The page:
Disclaimer: Despite my crazy dreams, I did not come up
with the idea for Harry Potter. I must
give all credit to JK Rowling, the genius woman that she is. *sigh*
Much thanks to my brother (Bludger_Boy) for letting me
steal the computer to type this fic!
The Sorrow of
Sunlight streamed through the
opening in the green canopy, falling on the small spot of ground where the
eagle sat. Sorrow sat quietly,
controlling her breath, her eyes not moving from the beautiful creature that had
come to rest in her forest. Carefully,
quietly, she inched forward towards the great bird, hoping that this time he
would stay, that this time he would allow her to touch-
The girl closed her eyes and fell
back onto her heels as the eagle took off in fright. As the crashing footsteps grew louder, she stood and smoothed her
robes, attempting to make herself at least slightly presentable.
“Sorrow! You’re to – Child, what have you been doing? These robes were clean this morning!” Sorrow winced as the woman broke through the
bushes and walked toward her with an aggravated look on her face.
“I’m sorry,” Sorrow told her,
clasping her hands behind her back and swaying from side to side. “I just wanted to see the eagle…I’m sorry,
Helga.” She smiled, knowing that the
woman could never be angry at a child with a
smile on her face.
As predicted, Helga shook her head
at the young girl. “Go back to the
castle. Your father wishes a word with
you.” She put a hand on Sorrow’s jet
black hair, her face unreadable. “He is
in his study.”
“Why?” Sorrow asked, frowning. Most days her father chose to ignore the
existence of his only child. A nod at
dinner or a book left on her bed were the only acknowledgements she ever
received. To be asked to visit his
study…something had happened. She was
certain of it.
Helga pursed her lips and patted
the ten-year-old’s pale cheeks. “I’m
sure he’ll tell you,” she said, her voice soft. “Run along.”
Frowning, Sorrow glanced at the
sky. “It will rain tonight,” she mused
quietly. “A fine rain.” A small smile on her face, she left the
woman in the clearing and began to walk to the castle.
To one unfamiliar with the vast
forest that lay in front of Hogwarts School, it was an impossible jungle full
of murderous, terrible beasts who wished for nothing more than human flesh and
blood. To Sorrow, who had grown up in
the castle next to the forest, it was a place of misunderstood beauty and
hidden secrets. Sorrow had learned long
ago that the only way to navigate through the forest was to follow the animals’
paths. Whether it was instinct or
simply learned knowledge, the paths made by the animals always led out of the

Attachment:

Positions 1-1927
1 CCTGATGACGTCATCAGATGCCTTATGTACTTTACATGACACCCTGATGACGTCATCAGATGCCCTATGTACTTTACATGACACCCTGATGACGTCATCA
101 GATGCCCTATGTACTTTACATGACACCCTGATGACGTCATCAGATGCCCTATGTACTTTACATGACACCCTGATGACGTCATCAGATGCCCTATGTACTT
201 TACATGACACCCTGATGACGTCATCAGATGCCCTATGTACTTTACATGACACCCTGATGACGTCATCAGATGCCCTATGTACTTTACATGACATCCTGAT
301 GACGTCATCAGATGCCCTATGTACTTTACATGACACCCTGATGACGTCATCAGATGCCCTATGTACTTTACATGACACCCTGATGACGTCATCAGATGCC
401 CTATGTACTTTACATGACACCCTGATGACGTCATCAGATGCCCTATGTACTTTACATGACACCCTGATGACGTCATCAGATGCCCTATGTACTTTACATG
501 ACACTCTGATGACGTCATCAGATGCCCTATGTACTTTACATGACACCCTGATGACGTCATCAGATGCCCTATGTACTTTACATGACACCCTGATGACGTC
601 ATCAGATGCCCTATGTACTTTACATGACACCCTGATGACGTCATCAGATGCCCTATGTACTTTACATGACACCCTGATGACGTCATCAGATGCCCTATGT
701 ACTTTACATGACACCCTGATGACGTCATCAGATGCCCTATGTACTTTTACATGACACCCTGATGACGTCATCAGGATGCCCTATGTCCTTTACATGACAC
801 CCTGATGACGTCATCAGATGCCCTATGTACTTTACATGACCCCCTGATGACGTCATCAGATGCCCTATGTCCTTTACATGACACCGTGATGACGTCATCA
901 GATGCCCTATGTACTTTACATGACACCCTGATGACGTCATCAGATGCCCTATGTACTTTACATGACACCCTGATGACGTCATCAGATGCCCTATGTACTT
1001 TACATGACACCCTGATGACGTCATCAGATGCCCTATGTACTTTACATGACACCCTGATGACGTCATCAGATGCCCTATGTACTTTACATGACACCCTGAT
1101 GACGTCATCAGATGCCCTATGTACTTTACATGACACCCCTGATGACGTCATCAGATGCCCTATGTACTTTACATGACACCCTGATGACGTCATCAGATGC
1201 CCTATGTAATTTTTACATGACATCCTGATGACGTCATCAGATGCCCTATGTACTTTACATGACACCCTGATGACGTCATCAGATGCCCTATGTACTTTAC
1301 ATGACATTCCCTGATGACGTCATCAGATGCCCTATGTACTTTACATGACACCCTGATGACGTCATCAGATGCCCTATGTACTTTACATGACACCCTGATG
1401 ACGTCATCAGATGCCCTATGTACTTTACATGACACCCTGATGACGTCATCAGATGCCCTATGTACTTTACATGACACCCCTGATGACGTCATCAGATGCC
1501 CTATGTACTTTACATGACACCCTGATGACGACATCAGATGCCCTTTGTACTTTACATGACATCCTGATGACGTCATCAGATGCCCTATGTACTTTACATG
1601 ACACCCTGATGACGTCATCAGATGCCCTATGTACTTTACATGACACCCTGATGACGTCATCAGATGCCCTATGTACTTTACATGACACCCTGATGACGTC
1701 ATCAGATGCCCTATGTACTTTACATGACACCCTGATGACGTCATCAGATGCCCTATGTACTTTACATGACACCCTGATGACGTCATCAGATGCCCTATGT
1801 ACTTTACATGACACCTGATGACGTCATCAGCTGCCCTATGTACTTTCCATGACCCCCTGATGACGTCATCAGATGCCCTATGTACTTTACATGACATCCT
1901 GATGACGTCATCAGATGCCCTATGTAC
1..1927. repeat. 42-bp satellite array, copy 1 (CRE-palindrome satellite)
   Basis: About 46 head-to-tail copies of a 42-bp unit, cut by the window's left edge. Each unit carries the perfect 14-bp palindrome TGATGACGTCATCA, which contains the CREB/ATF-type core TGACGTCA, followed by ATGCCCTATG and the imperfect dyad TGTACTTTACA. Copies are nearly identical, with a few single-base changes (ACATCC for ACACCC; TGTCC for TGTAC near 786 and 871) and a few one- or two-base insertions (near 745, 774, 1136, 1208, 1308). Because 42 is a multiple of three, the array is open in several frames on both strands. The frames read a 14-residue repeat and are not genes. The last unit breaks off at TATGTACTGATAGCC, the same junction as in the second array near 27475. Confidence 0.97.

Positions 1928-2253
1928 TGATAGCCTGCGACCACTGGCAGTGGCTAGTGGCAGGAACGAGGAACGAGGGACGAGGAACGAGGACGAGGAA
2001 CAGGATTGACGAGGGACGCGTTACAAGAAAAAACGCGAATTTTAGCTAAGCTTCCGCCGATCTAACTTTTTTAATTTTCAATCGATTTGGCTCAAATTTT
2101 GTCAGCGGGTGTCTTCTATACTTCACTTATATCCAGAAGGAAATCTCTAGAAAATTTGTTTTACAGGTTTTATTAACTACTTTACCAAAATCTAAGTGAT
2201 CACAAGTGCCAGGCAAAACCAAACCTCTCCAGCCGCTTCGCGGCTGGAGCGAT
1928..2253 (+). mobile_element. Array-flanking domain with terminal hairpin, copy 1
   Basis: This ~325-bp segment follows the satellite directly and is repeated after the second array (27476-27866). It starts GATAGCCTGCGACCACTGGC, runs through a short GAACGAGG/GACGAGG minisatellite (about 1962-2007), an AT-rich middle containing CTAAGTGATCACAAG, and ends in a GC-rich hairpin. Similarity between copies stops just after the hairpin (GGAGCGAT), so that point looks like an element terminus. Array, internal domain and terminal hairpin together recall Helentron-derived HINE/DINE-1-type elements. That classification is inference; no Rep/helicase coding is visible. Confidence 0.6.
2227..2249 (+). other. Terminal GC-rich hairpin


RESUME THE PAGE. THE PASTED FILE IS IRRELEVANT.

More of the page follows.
forest. Those made by humans did not.
Since childhood, Sorrow had felt a
calling to the forest. For years, she
had looked at the ominous trees with wary eyes, wanting to go in, but hearing
the words echoing in her mind… “Never trust the forest…never trust the forest…”
She hadn’t understood the words, until, at the age of seven, she had wandered
into the forest in the dead of the night.
Sorrow shuddered suddenly and
pressed her hand to her cheek, remembering that first visit to the forest. She had learned that night the truth of
those words. But from that visit had
sprung a sort of obsession that remained with her still. The forest had secrets, more secrets than
any human, and Sorrow was determined to discover each one.
She blinked suddenly as sunlight
fell onto her pale face. Her bare feet
sunk into soft green grass as she stepped out of the forest and onto the
moor. Before her stood the grand castle
that she called home.
“Sorrow! Sorrow, your father wants you in his study!” A tall boy wearing the green and silver
robes of her father’s House hurried towards her, his face set in an expression
of determination. “Where’s the fat
Sorrow scowled at the boy. “It is not polite to call Helga fat,” she
retorted, crossing her arms and glaring at him. “You’re supposed to respect your elders.”
The boy snorted and raised his
eyebrows at her. “Well, if this is
true, you should be more polite to me, Sorrow Slytherin. I am your elder by three years!”
Choosing to ignore this last
remark, Sorrow began to walk across the moor, her toes squelching in the mud
from the previous night’s rain. She had
no desire to make her father wait for her.
“Is he angry with you?” The boy had
caught up with her and did not seem to understand that she did not want to talk
to him. “What did you do?”
Sorrow sighed in exasperation. “Merot, go back to class. You’ll be late, and Father will be angry
“Today is Saturday, Sorrow. No classes on Saturday.”
Holding in a silent curse, Sorrow
began walking faster, her eyes on the cloudy sky. “You should get inside,” she remarked. “It will rain soon.”
Merot looked at the sky and shook
his head. “Wind clouds, Sorrow. Not a drop of rain will fall from them.”
“Your belief, not mine,” the
ten-year-old said with a shrug and a sigh.
She stopped as they came to the back entrance of the castle. “I can find my way now, thank you.”
Merot gave a short, mocking
bow. “Of course, m’lady. I will see you at dinner.” Smirking slightly, he opened the door and
disappeared down the dark corridor.
Sorrow hurried in behind him,
turning down the steps that led to her chambers. She would change into her new robes before seeing her father, and
clean the twigs out of her hair.
Hopefully he wasn’t angry with her, though she could think of no other
reason for him to ask to see her.
Her chambers, located in the
dungeon next to the dormitory of the students in her father’s House, were lit
with one dim lamp, forcing her to squint as she hurried to change into the
beautifully embroidered emerald robes that had been placed on her bed the week
before. She didn’t particularly like
the robes, but they would please her father.
Pulling the last of the twigs from her long black hair, Sorrow examined
herself her mirror, satisfied with her appearance.
“Lovely, child,” the mirror said
kindly. “You look like the perfect
daughter. Now hurry along or you’ll be
Smiling nervously at her
reflection, Sorrow took a deep breath to calm herself and hurried out of the
The corridor leading to her
father’s study was empty, thankfully.